Heaven is under our feet as well as over our heads.  Henry David Thoreau

Gluten-Free and Me

30 Nov

Gluten-free Pumpkin Pie

 

Gluten-Free Pumpkin Pie

Do you have any dietary restrictions?  It seems that many people do.  Some dietary habits come about because an individual has made a decision to eat (or not eat) certain foods (for example, deciding to be a vegetarian or vegan).  Others are necessary because of the individual’s intolerance to certain substances.   One of these, that seems to affect many people, is the sensitivity or, in the case of those with celiac disease, the inability to tolerate any amount of gluten.

For those of you who might not know what gluten is, here is the definition, according to Merriam-Webster:  “a mixture of proteins not readily soluble in water that occurs in wheat and most other cereal grains. Its presence in flour makes production of leavened baked goods possible because the chain-like gluten molecules form an elastic network that traps carbon dioxide gas and expands with it.

What has all this information about gluten have to do with me?  Well, I spend a lot of my time baking food for other people… and more than a few of them are gluten intolerant.  And because I love to create good food that everyone can eat, I have made a concerted effort to learn how to bake cakes, cookies, and of course, pies, that are gluten-free.  Sometimes this is not very hard to do, especially when there is only a small amount of flour in the recipe… and then there are times when things don’t quite work out as planned.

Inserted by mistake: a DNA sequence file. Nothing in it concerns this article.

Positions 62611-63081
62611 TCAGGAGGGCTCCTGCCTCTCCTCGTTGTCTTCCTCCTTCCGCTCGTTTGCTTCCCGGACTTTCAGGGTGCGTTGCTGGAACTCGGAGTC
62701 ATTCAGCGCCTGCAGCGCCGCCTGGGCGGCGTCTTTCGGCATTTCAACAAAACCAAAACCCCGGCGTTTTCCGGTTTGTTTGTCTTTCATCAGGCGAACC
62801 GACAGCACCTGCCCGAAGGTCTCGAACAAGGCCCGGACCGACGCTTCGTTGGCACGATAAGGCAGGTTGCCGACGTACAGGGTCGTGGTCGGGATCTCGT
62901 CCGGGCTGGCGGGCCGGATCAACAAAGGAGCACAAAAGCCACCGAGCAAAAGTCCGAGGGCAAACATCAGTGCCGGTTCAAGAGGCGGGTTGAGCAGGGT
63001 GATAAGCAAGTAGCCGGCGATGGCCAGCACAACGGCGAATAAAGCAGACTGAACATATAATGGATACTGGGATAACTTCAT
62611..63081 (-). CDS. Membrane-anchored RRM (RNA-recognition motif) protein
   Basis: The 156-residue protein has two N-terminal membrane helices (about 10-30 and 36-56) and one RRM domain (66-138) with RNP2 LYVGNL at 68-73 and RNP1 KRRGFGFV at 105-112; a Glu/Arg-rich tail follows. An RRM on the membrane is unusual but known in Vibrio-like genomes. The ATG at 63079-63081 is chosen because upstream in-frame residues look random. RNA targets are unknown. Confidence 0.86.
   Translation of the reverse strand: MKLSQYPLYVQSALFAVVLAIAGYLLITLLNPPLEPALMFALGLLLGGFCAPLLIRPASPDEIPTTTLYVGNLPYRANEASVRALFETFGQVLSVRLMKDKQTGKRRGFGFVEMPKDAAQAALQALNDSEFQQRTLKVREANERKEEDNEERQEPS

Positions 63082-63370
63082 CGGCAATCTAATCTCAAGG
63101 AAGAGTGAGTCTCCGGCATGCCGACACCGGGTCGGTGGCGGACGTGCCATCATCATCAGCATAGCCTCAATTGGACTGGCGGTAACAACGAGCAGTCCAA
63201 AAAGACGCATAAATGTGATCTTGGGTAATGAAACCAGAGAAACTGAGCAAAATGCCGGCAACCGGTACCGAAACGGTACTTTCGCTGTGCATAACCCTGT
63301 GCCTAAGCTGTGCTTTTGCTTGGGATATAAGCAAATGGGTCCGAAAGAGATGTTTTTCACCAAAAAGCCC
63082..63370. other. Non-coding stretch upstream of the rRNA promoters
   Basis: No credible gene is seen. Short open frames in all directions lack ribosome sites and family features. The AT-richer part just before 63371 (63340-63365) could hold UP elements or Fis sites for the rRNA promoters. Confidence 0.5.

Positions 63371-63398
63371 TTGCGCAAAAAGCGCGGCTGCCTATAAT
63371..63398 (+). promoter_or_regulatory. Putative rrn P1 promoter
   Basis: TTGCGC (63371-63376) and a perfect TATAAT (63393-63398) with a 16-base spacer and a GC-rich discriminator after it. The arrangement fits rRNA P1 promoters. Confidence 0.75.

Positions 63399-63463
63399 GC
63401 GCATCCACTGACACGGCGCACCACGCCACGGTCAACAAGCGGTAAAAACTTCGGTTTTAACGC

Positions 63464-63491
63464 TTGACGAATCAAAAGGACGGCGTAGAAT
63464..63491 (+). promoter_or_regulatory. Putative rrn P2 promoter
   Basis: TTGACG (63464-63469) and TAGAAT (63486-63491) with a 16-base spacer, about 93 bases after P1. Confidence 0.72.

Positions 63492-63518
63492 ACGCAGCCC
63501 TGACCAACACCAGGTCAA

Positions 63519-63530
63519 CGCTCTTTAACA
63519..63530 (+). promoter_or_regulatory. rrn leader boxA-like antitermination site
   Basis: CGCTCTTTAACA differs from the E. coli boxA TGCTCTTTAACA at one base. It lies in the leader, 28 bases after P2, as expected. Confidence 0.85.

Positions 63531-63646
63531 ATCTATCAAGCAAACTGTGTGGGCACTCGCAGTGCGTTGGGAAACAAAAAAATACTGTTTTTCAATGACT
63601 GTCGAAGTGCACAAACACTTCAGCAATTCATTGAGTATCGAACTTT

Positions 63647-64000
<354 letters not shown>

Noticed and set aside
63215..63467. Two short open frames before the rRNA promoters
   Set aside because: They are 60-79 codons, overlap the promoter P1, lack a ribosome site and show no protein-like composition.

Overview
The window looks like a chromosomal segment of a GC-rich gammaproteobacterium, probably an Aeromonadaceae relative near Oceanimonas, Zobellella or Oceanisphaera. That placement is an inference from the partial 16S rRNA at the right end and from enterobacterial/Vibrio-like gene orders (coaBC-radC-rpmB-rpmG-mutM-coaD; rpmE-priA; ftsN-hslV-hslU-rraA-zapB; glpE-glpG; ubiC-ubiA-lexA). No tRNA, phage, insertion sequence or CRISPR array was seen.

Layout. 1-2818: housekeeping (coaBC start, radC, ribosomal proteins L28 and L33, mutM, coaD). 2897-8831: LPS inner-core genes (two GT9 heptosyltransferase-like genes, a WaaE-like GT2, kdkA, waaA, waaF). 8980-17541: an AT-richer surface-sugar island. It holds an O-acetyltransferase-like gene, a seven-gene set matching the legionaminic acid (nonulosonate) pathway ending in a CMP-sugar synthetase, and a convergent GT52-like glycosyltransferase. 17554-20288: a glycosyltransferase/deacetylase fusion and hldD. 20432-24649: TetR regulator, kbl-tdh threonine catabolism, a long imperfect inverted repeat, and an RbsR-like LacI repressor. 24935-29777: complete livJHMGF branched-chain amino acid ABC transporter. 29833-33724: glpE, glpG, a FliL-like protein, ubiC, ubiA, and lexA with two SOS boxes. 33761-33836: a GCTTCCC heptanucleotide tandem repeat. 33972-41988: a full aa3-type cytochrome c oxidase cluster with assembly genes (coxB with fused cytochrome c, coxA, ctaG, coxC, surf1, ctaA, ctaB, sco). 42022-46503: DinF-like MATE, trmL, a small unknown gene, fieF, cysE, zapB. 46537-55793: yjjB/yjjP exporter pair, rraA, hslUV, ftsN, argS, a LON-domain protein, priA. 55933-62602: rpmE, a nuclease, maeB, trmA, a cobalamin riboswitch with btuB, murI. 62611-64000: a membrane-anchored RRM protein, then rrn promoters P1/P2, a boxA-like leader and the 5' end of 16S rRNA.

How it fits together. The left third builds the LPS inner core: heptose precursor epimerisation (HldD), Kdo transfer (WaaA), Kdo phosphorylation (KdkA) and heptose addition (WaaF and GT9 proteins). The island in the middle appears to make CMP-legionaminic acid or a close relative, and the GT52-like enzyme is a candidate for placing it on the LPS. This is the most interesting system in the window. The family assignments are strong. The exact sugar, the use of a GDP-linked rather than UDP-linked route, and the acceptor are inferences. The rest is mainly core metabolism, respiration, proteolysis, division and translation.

Once, when making a gluten-free cake, I tried to remove the finished cake from the pan, and it cracked and broke into pieces.   The cake tasted good but it was not possible to put it back together, and so, instead of making a traditional layer cake, I made a trifle by layering bits of cake, fresh whipped cream, and berries.  Do you think anyone minded that their cake wasn’t in the right shape?  I don’t think so.

Just the other day, I was making gluten-free cookies and tried substituting coconut oil for the butter in the recipe.  What happened?  A few minutes after I put the cookies in the oven, they started to merge and by the end of the baking time, I had one huge “cookie.”  I was pretty disappointed until I broke off a bit of the ginormous cookie and tasted it.  It was delicious!   My friends didn’t even seem to mind that they were eating bits of cookie instead of “cookies” and (bonus!) according to Cathy Guisewite, the creator of the comic strip, Cathy, broken cookies have no calories!

Next Tuesday I am scheduled to teach a gluten-free baking class at the Ashland Food Coop.  During the class I will share tales (and recipes) of some of my successes (and also some of “oops” moments) about baking gluten-free.   If you can attend, I’d love to see you there.   Wish me luck!